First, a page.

Written by London Swaminathan


Date: 21  September 2018


Time uploaded in London – 18-13 (British Summer Time)


Post No. 5454

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How did the British kill Napoleon Bonaparte?

Arsenic is an interesting element in the Periodic Table. It is linked to the death of several Popes, Napoleon Bonaparte and beer drinkers of Manchester.

Here below are given some interesting titbits

1.Napoleon Bonaparte

Napoleon I (1769-1821) was emperor of France. A general from 1796, overthrew the rulers and became dictator. From 1803 he conquered most of Europe and installed his brothers as puppet kings. After the Peninsular War and retreat from Moscow in 1812, he was forced to abdicate in 1814 and was banished to the island of Elba. In March 1815 he reassumed power but was defeated by the British and Prussian forces at the Battle of Waterloo and exiled to the island of St Helena where he died. His body was brought back to Paris in 1840. He was buried in Hotel des Invalides in Paris.

High levels of arsenic were detected in his hair when it was analysed by neutron activation analysis. It showed that he was exposed to the element. Some people think it was deliberately done to kill him. Arsenic is a slow killing poison. Modern research shows that it can happen from wall papers with fungal growth under damp conditions.
When a sample of wall paper from Longwood House, his home on St Helena, was found in a scrap book in 1980s  was analysed. The green pattern on it was an arsenic pigment.


How did they kill Popes?
In the past, Popes were also disposed of with slow killing arsenic poisoning. They called it ‘succession powder ‘ because it helped them to kill dukes, popes and kings. The average intake of arsenic in our daily food is up to one milligram. A lethal dose of arsenic oxide is generally 100 milligrams. The body can get rid of it with antidotes.

Horse Race and Charles Dickens
The stimulatory effect of arsenic was exploited by the unscrupulous race horse trainers. In small doses, arsenic stimulates the metabolism and boosts the formation of red blood cells; but prolonged exposure causes health problems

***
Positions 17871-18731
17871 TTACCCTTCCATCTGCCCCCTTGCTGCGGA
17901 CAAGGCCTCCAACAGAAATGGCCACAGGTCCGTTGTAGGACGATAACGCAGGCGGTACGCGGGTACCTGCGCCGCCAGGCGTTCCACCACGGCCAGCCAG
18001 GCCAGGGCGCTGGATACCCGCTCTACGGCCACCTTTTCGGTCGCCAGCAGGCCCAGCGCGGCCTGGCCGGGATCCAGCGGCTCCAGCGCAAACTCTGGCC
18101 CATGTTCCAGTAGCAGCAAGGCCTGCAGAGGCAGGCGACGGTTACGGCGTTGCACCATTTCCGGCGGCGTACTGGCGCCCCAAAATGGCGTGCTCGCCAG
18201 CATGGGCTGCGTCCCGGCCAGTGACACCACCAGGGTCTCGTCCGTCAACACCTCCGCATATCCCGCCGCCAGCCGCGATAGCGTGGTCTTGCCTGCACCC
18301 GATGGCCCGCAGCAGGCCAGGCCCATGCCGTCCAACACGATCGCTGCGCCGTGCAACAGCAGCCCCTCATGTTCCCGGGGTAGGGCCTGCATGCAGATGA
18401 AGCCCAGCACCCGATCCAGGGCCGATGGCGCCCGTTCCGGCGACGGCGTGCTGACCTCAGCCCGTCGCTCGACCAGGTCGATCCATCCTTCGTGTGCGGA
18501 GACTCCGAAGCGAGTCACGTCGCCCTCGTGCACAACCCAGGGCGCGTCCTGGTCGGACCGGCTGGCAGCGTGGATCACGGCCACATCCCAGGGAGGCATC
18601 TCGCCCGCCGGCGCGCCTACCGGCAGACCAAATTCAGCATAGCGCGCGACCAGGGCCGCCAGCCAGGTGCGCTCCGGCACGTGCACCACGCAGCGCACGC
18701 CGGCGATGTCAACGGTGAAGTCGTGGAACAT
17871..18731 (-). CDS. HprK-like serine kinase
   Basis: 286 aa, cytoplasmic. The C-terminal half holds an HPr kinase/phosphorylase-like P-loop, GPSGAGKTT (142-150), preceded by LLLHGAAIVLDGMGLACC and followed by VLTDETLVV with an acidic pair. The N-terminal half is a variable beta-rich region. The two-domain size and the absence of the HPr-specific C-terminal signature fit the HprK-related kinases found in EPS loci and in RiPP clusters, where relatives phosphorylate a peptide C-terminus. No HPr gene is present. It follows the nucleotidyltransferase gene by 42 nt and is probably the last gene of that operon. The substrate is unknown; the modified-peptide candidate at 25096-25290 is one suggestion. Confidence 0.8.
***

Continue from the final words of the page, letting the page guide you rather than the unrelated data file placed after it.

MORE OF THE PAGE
Arsenic was prescribed for all kinds of ailments, such as rheumatism, malaria, TB, and diabetes. It became popular with Dr Fowlers Solution. This was concocted in 1780 by the doctor. In the nineteenth century it was regarded a popular cure all, a general tonic and aphrodisiac, even Charles Dickens used it. It was often prescribed by doctors to aid convalescence.

For 5000 years, ancient civilisations have been using it. Even today it is used in Chinese medicines. More recently arsenic trioxide was approved by the US Food and Drugs Administration for treating a form of leukaemia.
It was used in World War I as a chemical weapon. It caused terrible blisters on skin.

In the 1900s beer drinkers in Manchester were affected by arsenic poisoning and seventy people were killed. In the Indian state of West Bengal high levels of arsenic are found in well waters. The Indian government issued chlorination tablets that will oxidise arsenic trioxide to form an insoluble salt with the iron that is present in the water.

Two more interesting titbits

Soil contaminated with arsenic can be cleaned by growing Chinese ladder fern Pteris vitiata.
According to Roman writer Pliny, emperor Caligula financed a project for making gold from Orpiment and some was produced but so small a quantity that the project was abandoned.

Source book- Natures building blocks by John Emsley.

Arsenic symbol –  As
Atomic number – 33
Atomic weight – 74.92160
Melting point – 616 C
It is a metalloid element.